I want to make clear that everything I just said is for season 1. I found the second season rather lackluster and considerably less impressive. Personally, I would much prefer to see a completely different story set in the Psycho Pass universe with a brand new cast and setting. I am really curious to find out how they picture their idyllic society from within rather than observed from the fringe. What the everyday life of an office worker is under those conditions. I would also love to know a little more about the prevalent hologram technology being used everywhere. Like is everyone naked or just wearing onesies all the time? Cause we know the holograms are purely visual, they have no physical presence so like that touchy feely coworker that gives everyone hugs for no reason is now the most popular person in the office? Avoided at all costs? See what I mean, there are still a lot of important questions left to answer!
I won’t lie, this show can get both heady and heavy to the point of becoming occasionally strained but it remains deeply insightful. If you haven’t seen it, because you woke up from your comma half an hour ago, you should watch it.
Radom thought: Nobuchika is a beautiful name, why isn’t it used more often? Wait – are all the Nobus in fact Nobuchikas? I am not smart…
Favorite character: Shusei Kagari – for reasons explained here. Honorable mention Ginoza
What this anime taught me: Perspective is a powerful thing
The drunk tongue speaks for the sober heart
Suggested drink: Absolute Stress
- Every time Kogami gets injured – drink to his health
- Every time Ginoza gets stressed out – drink to his mental health
- Every time someone says Sybil – take a drink
- Every time Makishima quotes someone – read a book
- Every time Kagari flirts – flirt back
- Every time Yayoi and Shion get together – cheers
- Every time we see a crime coefficient – take a drink
- Every time Yayoi smiles – take a drink
- Every time someone lights a cigarette – take a deep breath
- Every time we see the Chief – take a drink, you’ll need it!
20 thoughts on “Psycho Pass”
Yeah, I really enjoyed the first season of Psycho-Pass. The second season didn’t only feel lacklustre to me but also a whole lot less smart and a whole lot more trashy. There was already a lot of violence in the first season for example, and I was okay with that because it felt like the violence had a real purpose. By comparison, the violence in the second season just felt cheap and sensationalist (as did all the sexualisation going on).
I completely agree. To me it was as if they were trying so hard to not just make the first season again that the made everything worse…
The first season did really well in terms of viewership and sales – I remember merch being sold everywhere here – and so as with a lot of sequels, they were perhaps too aware of their success and trying too hard to be ‘cool’ and ‘edgy’ the next time around. Unfortunately, that usually translates instead to ‘overly graphic’ and ‘exploitative’. (The fact that the writer changed between seasons probably also didn’t help any.)
This is where geographical differences really hit me. The idea of seeing anime merchandise everywhere – let alone something as obscure as Psycho Pass (yup…), sounds so alien and wonderful!
The change in the creative team didn’t help fo sure. I still think it’s an interesting universe with the potential for more stories, I hope they didn’t destroy it with a clumsy cash grab….
To be fair, I’ve only ever lived way out in the countryside in Japan, so obviously I see far more anime merchandise whenever I make a jaunt to a major city. One with *gasp* actual stores.
The Psycho-Pass film was okay at least? Not amazing, but a step above the second season for sure. Gen Urobuchi was back in the writer’s chair for that one as well, and it shows.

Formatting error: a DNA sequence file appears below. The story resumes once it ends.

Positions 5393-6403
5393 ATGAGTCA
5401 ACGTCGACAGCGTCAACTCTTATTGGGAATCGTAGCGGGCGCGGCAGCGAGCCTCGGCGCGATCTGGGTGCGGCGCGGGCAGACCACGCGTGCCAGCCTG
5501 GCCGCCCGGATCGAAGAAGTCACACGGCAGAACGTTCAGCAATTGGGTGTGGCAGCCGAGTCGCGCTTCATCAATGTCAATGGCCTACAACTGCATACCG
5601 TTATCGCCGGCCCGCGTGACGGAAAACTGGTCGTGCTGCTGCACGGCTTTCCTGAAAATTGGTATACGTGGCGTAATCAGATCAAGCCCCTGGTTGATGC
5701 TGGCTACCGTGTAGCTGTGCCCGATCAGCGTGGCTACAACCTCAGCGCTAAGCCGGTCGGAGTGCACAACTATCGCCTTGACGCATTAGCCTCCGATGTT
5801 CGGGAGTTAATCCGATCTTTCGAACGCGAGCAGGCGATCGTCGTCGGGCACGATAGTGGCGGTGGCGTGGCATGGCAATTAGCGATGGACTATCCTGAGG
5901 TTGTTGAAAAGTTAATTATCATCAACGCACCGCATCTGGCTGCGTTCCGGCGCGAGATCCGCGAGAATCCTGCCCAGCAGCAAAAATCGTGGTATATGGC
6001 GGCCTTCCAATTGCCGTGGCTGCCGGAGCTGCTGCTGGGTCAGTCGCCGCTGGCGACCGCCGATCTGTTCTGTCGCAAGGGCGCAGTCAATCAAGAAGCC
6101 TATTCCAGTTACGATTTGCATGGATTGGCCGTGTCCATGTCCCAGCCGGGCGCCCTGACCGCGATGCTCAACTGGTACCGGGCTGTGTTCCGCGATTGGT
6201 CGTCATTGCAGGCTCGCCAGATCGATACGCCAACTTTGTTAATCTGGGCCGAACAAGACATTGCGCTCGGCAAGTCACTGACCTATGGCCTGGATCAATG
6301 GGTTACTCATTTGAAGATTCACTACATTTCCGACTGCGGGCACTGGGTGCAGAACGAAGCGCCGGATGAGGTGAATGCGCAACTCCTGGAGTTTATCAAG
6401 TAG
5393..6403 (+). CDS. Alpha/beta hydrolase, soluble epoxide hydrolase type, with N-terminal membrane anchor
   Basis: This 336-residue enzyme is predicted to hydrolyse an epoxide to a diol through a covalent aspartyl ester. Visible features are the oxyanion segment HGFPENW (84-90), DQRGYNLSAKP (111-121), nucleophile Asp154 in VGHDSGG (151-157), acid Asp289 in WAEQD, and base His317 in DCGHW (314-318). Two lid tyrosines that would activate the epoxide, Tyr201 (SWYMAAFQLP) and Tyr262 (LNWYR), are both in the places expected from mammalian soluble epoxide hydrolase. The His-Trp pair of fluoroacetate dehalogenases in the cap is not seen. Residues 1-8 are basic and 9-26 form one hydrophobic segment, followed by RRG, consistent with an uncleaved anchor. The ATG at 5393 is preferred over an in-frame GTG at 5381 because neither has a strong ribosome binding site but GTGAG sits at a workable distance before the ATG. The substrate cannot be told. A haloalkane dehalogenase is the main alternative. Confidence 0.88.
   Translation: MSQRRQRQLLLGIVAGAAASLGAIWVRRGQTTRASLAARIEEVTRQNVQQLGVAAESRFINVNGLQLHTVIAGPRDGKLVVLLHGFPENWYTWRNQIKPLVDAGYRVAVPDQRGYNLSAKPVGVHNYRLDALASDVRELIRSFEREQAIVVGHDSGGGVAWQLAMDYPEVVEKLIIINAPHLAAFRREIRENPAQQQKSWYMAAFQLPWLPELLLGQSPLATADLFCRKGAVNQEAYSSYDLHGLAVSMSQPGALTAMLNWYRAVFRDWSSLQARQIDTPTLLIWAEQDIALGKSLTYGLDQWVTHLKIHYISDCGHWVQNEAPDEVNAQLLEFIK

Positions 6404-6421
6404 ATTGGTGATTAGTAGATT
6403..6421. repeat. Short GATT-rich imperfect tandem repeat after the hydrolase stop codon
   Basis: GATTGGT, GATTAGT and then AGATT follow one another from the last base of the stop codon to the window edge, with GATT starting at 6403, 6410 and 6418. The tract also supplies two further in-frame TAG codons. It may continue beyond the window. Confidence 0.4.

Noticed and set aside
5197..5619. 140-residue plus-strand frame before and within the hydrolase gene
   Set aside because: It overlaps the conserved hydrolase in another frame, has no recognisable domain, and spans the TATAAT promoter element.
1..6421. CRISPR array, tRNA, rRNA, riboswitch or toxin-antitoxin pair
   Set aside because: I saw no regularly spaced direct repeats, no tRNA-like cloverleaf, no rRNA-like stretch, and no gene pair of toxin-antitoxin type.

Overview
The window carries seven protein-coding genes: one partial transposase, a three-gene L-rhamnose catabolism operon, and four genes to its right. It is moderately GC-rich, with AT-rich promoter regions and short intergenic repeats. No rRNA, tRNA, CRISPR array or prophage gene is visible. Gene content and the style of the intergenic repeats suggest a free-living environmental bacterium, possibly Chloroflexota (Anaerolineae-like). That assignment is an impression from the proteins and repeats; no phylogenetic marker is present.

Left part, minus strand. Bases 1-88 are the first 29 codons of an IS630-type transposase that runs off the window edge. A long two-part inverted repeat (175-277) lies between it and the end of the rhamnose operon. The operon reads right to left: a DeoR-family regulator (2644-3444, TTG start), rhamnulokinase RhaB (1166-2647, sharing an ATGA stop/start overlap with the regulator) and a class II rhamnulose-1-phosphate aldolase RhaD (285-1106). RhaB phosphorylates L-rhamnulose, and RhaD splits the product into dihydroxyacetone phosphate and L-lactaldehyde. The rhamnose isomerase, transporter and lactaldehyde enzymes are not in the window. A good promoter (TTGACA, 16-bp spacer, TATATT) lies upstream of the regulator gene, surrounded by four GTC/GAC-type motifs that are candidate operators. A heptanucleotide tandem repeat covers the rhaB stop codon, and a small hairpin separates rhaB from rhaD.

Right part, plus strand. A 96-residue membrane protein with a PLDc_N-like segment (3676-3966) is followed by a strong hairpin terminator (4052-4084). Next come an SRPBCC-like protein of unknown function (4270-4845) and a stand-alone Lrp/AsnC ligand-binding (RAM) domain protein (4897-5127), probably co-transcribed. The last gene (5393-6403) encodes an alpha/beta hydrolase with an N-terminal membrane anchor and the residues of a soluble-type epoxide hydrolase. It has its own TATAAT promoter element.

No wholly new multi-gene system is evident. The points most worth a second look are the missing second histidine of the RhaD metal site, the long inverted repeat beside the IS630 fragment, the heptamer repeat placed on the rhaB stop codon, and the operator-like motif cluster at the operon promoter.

Speaking of Gen Urobuchi, I really liked Saya no Uta. I hope it gets an anime adaptation. Wait let me rephrase that- I hope it gets a **good** anime adaptation…
Great review dear 😊😊 I love Psycho Pass so much x x
I’m so glad you liked it! Thank you
You are most welcome lovely 😊😊 x x
Nice review. I haven’t watched the second season and keep putting it off given some of the reviews of it (and my intense dislike of second seasons that undermine first seasons).
I absolutely love Psycho Pass but haven’t got around to reviewing yet. I will have to get around to it at some point, but I agree that I loved seeing a dystopian future where the end result was not to bring the system crashing down in a blaze of glory but a choice by a very logical protagonist to compromise for the time being in order to keep some kind of order.
I know, we rarely even see the option presented as a viable outcome, let alone a desirable one.
Fantastic review. If you haven’t seen the movie yet, give it a watch.
Was just about to say the same thing!
I have – There was Vodka and crushed strawberries involved….I should watch it again.
I agreed with so much here. Me and my mom both question the holograms so much. And as much as I loved it, I wanted more info on the artists. I’m an author, and guess what I usually write? Psychological thrillers. Yeah, this world kinda describes a nightmare for me, as I have to try to write murderers, haha. I would’ve loved more details on that. Same with the criminally asymptomatic people. What if some of them are normal people who don’t commit crimes? Or even worse, people who do have problems, but not malicious ones? Like people with anxiety or panic attacks never being noticed by the system because of them being asymptomatic? There are so many possibilities.
One of the things I found fascinating about this story is that even though this is told heavily from the side of the law, the rebels/terrorists, while being villains, also have some sympathetic where you understand WHY they’re doing what they’re doing. It was so interesting.
And oh gosh, “Why are the hot ones always crazy?” I nearly died laughing at that 😂 I also made a review on this, but I found yours really interesting (and funnier than mine).
Wow – this comment honestly made my day and your review was wonderful. A writer’s perspective on what is arguably an “author” anime is really inciteful and I’m so glad I got a chance to read it! So, thank you twice!
Aw, no problem! And I was mainly just throwing out random ideas that were just kind of appearing out of nowhere. But when you think about it, this story and world has a lot of potential in several ways.
Thanks so much for your kind comment!